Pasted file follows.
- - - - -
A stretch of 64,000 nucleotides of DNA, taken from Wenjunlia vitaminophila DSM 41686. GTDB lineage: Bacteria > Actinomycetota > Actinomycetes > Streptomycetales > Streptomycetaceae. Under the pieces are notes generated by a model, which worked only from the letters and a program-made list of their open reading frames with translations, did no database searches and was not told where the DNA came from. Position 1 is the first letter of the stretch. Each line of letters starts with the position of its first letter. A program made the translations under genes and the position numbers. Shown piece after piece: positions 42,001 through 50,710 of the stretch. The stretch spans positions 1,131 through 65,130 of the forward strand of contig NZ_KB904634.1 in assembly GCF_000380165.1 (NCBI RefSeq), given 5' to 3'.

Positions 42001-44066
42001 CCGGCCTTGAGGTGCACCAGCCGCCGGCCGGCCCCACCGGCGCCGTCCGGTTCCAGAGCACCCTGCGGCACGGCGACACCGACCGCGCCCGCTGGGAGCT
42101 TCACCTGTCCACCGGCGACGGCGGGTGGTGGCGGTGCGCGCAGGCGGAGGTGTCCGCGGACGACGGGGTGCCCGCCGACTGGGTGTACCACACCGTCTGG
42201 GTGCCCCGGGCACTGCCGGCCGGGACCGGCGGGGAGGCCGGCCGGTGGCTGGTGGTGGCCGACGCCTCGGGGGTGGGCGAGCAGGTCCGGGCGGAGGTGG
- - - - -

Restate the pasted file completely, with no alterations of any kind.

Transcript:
A stretch of 64,000 nucleotides of DNA, taken from Wenjunlia vitaminophila DSM 41686. GTDB lineage: Bacteria > Actinomycetota > Actinomycetes > Streptomycetales > Streptomycetaceae. Under the pieces are notes generated by a model, which worked only from the letters and a program-made list of their open reading frames with translations, did no database searches and was not told where the DNA came from. Position 1 is the first letter of the stretch. Each line of letters starts with the position of its first letter. A program made the translations under genes and the position numbers. Shown piece after piece: positions 42,001 through 50,710 of the stretch. The stretch spans positions 1,131 through 65,130 of the forward strand of contig NZ_KB904634.1 in assembly GCF_000380165.1 (NCBI RefSeq), given 5' to 3'.

Positions 42001-44066
42001 CCGGCCTTGAGGTGCACCAGCCGCCGGCCGGCCCCACCGGCGCCGTCCGGTTCCAGAGCACCCTGCGGCACGGCGACACCGACCGCGCCCGCTGGGAGCT
42101 TCACCTGTCCACCGGCGACGGCGGGTGGTGGCGGTGCGCGCAGGCGGAGGTGTCCGCGGACGACGGGGTGCCCGCCGACTGGGTGTACCACACCGTCTGG
42201 GTGCCCCGGGCACTGCCGGCCGGGACCGGCGGGGAGGCCGGCCGGTGGCTGGTGGTGGCCGACGCCTCGGGGGTGGGCGAGCAGGTCCGGGCGGAGGTGG